On how one can overcome such disappointment when losing after playing an epic knock. Sachin said “ Ït was difficult, very very difficult. In fact its difficult to get over even now. But it had to be done. Has to be done.”
On the difference between Sachin Tendulkar the batsman and Sachin Tendulkar the bowler. He says this is simple. As a bowler he could experiment, and he had full licence to do so as he could do whatever he wanted. But as a batsman he could not experiment, he was not allowed to do so.
On whether he felt any batsman was more talented than him. Lara, Sehwag and Rahul, as these three could do anything they want. These three would be followed by Ponting and Kallis. ( No wonder he passed Sir Don Bradman’s modesty test, though indeed the persons named are wonderful, super talented all time great cricketers).
On match referees. Umpires and commentators. Sachin says that they require to be as fit as the players, both mentally and physically. They require immense levels of concentration as they have to see each and every ball. In fact, according to him, it is a more difficult job than playing, since for the players there is excitement and flow of adrenalin whereas they have to remain detached and focussed. Conversely too, if the match is boring, the players can chill, but the match referees , umpires and commentators still need to focus.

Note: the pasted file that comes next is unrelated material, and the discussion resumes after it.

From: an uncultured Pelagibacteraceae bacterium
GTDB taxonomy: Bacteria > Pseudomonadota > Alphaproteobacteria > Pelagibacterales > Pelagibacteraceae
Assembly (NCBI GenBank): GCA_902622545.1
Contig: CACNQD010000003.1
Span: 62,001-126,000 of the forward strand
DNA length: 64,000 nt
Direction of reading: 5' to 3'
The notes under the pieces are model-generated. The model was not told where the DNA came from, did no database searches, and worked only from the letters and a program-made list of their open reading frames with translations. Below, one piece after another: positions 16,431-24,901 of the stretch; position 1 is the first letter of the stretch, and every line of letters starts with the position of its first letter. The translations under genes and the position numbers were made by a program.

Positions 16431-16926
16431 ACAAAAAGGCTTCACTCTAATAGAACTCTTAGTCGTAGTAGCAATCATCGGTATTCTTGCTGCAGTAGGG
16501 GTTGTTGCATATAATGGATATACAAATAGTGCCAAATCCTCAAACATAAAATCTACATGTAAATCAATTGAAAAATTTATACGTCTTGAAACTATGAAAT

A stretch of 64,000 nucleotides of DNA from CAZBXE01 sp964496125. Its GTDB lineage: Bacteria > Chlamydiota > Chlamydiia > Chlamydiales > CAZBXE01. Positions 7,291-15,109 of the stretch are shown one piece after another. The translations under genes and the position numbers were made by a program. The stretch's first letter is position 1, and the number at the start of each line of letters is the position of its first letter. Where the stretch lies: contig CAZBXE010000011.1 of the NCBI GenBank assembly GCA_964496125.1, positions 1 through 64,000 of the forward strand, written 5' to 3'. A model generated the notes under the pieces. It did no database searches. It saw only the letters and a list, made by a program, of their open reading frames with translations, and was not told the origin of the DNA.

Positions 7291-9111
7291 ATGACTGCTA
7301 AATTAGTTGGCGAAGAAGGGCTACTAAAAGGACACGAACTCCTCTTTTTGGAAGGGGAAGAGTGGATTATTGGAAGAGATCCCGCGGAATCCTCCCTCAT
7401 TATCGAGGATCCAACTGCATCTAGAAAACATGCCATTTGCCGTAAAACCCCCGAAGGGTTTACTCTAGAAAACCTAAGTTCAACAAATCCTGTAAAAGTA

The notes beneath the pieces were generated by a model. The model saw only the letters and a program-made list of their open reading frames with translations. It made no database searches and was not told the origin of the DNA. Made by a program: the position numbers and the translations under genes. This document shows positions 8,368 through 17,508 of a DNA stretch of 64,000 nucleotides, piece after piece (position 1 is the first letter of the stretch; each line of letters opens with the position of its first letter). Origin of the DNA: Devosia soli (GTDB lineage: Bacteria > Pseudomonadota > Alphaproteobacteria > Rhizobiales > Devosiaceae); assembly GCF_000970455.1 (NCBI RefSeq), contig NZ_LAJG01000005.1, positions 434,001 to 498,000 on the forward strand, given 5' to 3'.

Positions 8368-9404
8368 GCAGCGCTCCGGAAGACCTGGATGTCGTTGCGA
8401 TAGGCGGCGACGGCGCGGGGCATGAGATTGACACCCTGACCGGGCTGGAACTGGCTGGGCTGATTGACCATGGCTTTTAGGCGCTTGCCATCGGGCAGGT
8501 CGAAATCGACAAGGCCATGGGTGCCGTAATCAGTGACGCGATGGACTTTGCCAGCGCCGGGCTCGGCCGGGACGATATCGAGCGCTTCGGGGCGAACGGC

On his thoughts before he and Sehwag took apart Shoaib Akhtar and Wasim Akram in that incredible 2003 World Cup Match . Pakistan had set India a huge target of 274. Since it was a World Cup quarter Final, the pressure was immense. Sachin says that he was calm and relaxed. He in fact had a big bowl of icecream before going out to bat, something which dietician, coach etc will not allow nowadays. He felt supremely confident and went off to a extremely quick start which helped the team tremendously. India raced to 27/0 in 2 overs with Sachin scoring 20 in his 1st 8 balls. Ultimately it was a very comfortable win.
Folklore has it that in that golden knock of 98, off Wasim Akram’s bowling, Abdul razzaq dropped him at 32 and Akram screamed at him “tu jaanta hai tune kis Ka catch drop kiya ( do you know whose catch u dropped). Maybe if i get another chance to meet the Little Master, i will ask him whether this Akram-Razzaq story is true
I hope you enjoyed reading this post as much as i enjoyed recalling and writing about my conversations with the one and only Sachin Tendulkar.